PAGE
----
St Gregory of Nyssa: Have You Set Your Mind on the Eighth?

Feast of St Panteleimon the Great Martyr & Healer

Gregory_of_Nyssa_Square_4.jpgTHE REASON for the inscription “For her who inherits” (Ps. 5) is clear. The soul has fallen from its inheritance when the sun has set due to transgression of God’s commandment. The prophet petitions God that the early morning might appear once darkness has past, and that we might be worthy of that sweet voice saying to those worthy of it, “Come, chosen of my Father, inherit the kingdom prepared for you from the foundation of the world” (Matt. 25.34).

The inscription “Concerning the morning aid” (Ps. 21) provides us with a similar idea of what we have just said. Scripture usually calls the dawn “early morning.” Dawn is the boundary between night and day, the passing away of night and the beginning of day. Scripture often uses the symbol of darkness for evil when God’s assistance is a rising in accord with a life of virtue. Then we will attain the victory, “taking off the works of darkness, and walking about becomingly and as in the day,” as the Apostle says (Rom. 13.12).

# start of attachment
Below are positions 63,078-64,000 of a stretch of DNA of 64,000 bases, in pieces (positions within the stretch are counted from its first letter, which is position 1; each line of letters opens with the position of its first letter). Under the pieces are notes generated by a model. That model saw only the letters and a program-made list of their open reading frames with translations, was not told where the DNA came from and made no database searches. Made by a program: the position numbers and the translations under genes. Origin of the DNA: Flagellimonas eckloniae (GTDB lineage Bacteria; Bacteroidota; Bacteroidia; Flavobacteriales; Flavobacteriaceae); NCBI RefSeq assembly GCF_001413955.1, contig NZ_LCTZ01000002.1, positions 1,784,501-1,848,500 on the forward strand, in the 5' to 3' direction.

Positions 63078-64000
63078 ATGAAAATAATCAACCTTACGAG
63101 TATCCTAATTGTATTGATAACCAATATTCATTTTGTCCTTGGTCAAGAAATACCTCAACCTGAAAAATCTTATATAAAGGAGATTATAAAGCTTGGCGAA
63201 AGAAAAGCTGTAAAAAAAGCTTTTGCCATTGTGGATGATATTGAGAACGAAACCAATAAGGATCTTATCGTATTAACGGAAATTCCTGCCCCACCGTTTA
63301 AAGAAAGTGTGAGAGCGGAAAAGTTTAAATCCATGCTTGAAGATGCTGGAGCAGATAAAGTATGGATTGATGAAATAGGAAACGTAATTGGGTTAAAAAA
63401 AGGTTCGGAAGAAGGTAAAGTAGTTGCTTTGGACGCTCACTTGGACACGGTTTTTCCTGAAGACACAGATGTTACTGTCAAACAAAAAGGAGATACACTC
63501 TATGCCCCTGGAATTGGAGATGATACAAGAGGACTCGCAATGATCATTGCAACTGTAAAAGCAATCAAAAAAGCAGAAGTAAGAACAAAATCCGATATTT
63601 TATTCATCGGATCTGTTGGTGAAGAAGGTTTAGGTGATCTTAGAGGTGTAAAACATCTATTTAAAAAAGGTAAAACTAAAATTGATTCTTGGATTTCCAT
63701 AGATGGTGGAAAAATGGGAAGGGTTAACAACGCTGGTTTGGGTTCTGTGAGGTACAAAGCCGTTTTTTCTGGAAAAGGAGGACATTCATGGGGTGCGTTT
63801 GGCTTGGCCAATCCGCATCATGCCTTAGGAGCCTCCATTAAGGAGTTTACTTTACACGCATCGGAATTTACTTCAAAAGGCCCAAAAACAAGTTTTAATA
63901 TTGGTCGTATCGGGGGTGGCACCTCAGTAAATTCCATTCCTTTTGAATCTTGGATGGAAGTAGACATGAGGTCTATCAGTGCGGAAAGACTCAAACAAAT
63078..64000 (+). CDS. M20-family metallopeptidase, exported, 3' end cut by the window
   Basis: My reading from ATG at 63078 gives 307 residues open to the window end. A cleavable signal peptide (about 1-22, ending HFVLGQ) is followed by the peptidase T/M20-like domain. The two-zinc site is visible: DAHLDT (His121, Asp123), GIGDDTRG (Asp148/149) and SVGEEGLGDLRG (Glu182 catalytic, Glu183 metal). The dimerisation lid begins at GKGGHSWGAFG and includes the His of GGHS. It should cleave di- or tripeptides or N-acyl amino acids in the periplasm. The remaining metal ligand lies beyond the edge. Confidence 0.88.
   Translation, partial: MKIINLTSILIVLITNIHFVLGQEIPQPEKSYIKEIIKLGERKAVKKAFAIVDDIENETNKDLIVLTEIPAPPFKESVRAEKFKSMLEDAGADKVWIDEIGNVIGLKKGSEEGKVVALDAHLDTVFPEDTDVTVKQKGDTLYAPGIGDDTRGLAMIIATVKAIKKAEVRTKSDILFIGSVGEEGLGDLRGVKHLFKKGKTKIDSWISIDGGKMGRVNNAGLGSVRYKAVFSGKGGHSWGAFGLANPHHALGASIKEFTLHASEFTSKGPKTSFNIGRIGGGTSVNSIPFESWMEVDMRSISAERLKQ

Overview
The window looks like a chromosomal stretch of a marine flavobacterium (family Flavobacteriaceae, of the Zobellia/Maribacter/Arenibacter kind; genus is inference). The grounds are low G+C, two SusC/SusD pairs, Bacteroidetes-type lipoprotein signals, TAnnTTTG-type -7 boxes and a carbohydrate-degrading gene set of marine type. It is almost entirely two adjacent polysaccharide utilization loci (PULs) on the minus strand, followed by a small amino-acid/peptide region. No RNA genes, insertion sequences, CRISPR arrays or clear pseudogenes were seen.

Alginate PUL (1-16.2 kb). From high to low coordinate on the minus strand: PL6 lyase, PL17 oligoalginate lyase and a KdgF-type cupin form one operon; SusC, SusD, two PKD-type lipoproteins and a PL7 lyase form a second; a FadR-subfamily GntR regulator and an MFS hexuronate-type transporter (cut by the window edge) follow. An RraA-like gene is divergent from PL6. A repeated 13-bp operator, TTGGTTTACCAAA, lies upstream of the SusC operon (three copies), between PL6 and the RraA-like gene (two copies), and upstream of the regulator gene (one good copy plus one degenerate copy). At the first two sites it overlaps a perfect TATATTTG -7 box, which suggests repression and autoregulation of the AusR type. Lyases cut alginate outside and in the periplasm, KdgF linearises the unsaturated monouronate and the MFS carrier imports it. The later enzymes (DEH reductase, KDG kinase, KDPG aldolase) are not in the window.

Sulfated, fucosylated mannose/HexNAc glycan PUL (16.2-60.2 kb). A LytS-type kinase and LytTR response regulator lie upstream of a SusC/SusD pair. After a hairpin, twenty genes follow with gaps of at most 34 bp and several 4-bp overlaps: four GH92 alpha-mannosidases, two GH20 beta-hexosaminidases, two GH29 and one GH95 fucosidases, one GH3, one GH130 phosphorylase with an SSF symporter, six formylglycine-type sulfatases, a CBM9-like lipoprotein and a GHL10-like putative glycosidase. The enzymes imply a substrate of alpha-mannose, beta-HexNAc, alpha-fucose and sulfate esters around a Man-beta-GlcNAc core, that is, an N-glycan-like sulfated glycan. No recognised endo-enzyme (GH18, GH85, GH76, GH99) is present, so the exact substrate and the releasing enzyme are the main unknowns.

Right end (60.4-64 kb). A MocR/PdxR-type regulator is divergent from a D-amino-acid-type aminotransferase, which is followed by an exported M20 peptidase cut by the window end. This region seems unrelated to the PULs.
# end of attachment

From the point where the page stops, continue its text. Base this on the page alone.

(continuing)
Closely related to what we have just explained is the inscription “For the eighth” (Pss. 6 & 11). Everyone who exercises diligence with regard to virtue has in mind the future life. Its beginning is called “the eighth” for it follows this perceptible time when the number seven is dissolved. Therefore, the inscription “For the eighth” advises us not to set our minds on this present age, but to look to the eighth. When this passing, transient time comes to a close in which some things are born and others are destroyed, the need to be born will pass away; neither will be anything destroyed, because the expected resurrection will transform our human nature. The transitory nature of time will cease because it is no longer subject to the effects of birth and corruption. The present time of the seventh number which is subject to measurement will remain; the eighth will succeed it, the full day of the age to come. Some prophets name the expected life of the resurrection “that great day” (Mal. 4.5; Jer. 30.7; Joel 2.11). The physical sun does not illumine that day, but the true light, the son of righteousness (Mal. 4.2) which prophecy calls “rising’ (Zach. 6.12). It will not  be obscured by the sun’s setting.

—St Gregory of Nyssa, Commentary on the Inscriptions of the Psalms

Showing 2 reactions

Please check your e-mail for a link to activate your account.